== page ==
I hope you have realized that by firing her and the others, you have only hurt the school’s name. This is one act in a long list of events over the past five to six years that soiled the name and image of SCPS. As you know Savannah is a small town that gossip and news flies through. Acts like this leave the SCPS community in a negative state of being and impacts the decisions of prospect families. I can personally tell you that I know of people who have told families new to the area not to send their children to SCPS because the school doesn’t value the teachers and the drive to educate the students to be competitive with the students who apply for Ivy and second tier schools. The foundations of those students start in Elementary School, continue through Middle School, and develop in High School aided by teachers like Ms. Davis, Ms. Fidler, Ms. Duffy, and Coach Wuest.

Sincerely,
Katherine Hewitt
SCPS Class of 2013
Georgia Tech Class of 2017. International Affairs.
http://www.ka2t.wordpress.com

Behind Every Idea is an Economic Issue

As a former Economics major, when I look at certain policies proposed and platforms issued for humanitarian aid groups, I am constantly looking at the economic side of the idea.  Every action that you will want to take will have a side affect in the economy, and sometimes (most likely) it will be against a group/idea that they claim to support.

Many organizations look for ways that governments can redirect spending to aid those in need around the world.  I think we can all agree that the ideas laid down in the UN Millennium Development Goals would be a significant project to complete; however, it is not feasible from an economic standpoint.  There must be losers and winners.  (Even in communism and fascism there are losers and winners despite the philosophies striving for equality and the end to using people as a means for the ends.)

There are reasons that certain economic principles are in place. For example the subsidies that U.S cotton farmers receive.  Yes, that money could be used for some amazing utilitarian project. But let me ask, What happens to these farmers and the U.S. market when we take those subsidies away???

Basic econ lesson: Subsidies are usually but in place because a good that country A produces can be produce cheaper in Country B, whether that be to tariffs, access to raw material, ect. If country A wants to protect the makers of the good, they let the sellers sell their commodity at the World Price for a loss.  That is where the subsidy comes in: to make up for the difference.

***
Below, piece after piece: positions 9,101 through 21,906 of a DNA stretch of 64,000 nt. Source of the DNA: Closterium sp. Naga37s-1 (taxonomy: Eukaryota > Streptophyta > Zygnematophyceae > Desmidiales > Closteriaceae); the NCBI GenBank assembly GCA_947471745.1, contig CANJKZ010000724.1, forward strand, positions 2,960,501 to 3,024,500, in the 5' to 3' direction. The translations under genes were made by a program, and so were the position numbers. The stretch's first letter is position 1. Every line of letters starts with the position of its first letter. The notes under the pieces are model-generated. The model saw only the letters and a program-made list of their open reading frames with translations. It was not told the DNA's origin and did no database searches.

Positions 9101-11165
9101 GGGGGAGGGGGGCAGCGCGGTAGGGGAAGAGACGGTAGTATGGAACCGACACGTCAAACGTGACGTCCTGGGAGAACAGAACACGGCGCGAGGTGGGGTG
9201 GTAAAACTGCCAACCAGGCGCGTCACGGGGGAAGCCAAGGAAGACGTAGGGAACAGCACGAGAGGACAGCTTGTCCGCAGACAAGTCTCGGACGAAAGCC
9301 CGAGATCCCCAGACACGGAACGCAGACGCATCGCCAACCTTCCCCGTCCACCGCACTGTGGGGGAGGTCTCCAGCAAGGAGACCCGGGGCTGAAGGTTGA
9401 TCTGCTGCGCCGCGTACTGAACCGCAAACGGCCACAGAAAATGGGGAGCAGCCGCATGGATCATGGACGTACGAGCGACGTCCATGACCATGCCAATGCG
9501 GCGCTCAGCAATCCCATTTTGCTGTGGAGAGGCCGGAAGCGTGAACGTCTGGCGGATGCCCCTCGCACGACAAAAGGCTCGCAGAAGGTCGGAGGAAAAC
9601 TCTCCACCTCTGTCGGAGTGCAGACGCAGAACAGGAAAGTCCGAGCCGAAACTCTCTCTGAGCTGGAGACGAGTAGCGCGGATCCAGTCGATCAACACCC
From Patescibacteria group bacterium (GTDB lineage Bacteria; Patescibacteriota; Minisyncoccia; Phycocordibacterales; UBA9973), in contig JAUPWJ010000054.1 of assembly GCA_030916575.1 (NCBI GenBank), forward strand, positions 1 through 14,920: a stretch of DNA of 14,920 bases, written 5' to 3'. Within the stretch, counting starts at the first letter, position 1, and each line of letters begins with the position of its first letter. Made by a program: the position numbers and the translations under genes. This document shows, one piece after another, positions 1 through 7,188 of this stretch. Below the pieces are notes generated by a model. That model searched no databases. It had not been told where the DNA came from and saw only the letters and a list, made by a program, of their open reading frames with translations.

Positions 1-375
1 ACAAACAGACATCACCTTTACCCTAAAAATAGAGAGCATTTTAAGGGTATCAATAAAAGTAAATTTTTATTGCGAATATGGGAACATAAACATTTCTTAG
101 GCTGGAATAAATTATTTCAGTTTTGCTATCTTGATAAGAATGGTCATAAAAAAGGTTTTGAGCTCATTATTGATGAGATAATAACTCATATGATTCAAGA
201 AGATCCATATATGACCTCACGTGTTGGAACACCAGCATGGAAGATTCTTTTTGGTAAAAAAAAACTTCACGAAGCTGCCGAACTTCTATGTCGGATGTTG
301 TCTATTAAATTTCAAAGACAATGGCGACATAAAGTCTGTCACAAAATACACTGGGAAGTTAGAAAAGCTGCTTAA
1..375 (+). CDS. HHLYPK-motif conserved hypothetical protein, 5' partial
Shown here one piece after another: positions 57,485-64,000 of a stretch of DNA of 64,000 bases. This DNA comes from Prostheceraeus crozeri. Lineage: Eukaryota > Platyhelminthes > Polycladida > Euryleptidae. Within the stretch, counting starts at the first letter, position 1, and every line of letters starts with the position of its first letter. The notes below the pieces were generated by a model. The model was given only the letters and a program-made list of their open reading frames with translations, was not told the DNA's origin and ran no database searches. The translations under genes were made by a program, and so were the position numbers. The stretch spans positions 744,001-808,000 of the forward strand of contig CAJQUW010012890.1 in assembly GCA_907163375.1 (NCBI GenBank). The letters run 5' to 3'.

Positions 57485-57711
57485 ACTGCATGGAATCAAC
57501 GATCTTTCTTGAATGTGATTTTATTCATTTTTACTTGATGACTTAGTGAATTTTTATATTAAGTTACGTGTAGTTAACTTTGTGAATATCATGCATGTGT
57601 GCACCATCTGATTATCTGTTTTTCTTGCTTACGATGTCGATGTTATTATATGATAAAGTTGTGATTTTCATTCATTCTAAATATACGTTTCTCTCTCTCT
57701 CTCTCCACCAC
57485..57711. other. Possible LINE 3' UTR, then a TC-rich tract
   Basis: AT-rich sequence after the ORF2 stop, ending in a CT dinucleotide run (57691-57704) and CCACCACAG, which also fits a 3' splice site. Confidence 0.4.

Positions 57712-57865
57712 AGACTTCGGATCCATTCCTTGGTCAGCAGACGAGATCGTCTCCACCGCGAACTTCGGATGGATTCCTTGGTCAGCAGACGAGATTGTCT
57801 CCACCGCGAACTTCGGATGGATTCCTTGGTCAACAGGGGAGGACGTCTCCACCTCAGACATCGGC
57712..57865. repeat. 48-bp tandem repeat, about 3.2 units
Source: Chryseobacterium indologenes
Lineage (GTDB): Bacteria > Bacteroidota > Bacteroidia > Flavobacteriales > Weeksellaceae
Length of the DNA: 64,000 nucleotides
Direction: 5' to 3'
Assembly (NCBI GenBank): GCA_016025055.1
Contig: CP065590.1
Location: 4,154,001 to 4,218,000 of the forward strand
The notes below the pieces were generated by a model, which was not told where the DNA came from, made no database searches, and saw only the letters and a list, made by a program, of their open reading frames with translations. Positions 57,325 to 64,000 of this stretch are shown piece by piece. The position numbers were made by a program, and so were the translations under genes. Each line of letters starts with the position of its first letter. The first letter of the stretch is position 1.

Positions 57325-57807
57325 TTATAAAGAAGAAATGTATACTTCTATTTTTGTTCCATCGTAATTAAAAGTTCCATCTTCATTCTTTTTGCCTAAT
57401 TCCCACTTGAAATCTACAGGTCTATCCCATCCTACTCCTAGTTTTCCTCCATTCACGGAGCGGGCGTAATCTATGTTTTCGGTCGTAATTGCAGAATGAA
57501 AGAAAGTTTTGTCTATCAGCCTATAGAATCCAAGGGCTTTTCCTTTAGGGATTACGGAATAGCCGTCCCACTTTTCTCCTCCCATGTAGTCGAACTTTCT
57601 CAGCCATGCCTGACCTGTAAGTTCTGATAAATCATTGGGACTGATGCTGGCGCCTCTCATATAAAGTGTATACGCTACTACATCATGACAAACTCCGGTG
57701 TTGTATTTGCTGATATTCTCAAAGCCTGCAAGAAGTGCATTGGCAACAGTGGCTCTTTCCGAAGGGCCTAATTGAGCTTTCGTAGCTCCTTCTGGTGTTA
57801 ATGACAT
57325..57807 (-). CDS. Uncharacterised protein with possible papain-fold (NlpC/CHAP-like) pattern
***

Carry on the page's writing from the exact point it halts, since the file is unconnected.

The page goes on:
If the U.S were to redirect this money or even a portion of this money for helping the poor of another nation, then the U.S. has to deal with thousands of farmers who have lost their livelihood and can’t afford to contribute to the economy, which only causes a downward spiral.(One’s spending is another’s income.)  The U.S. would then be stuck trying deal with increased poverty rates and the adverse side affects that go along with it within their own borders.  And a country has a duty to protect its citizens first before helping those of another country.  It is why we willingly go along with rules and regulations because we hope that government will protect us and our rights and security.

Are Borders Immoral

No, state borders are not immoral. Borders define a country’s domain, where the authority of the leaders stretches to. What happens inside the borders may be immoral, but not the borders themselves. Borders help people to identify with others like themselves, with people who share the same culture, beliefs, and language. They promote nationalism and patriotism. People are loyal to their country (defined by borders) and the government that rules within the borders. And as MacIntyre states patriotism keeps us dedicated to a society and in line, morally. We don’t go off into a State of Nature and do what we like to protect ourselves. Borders define an area that we are loyal to and thus, want to work to promote the best for that nation as well as an area that should protect our rights and freedoms.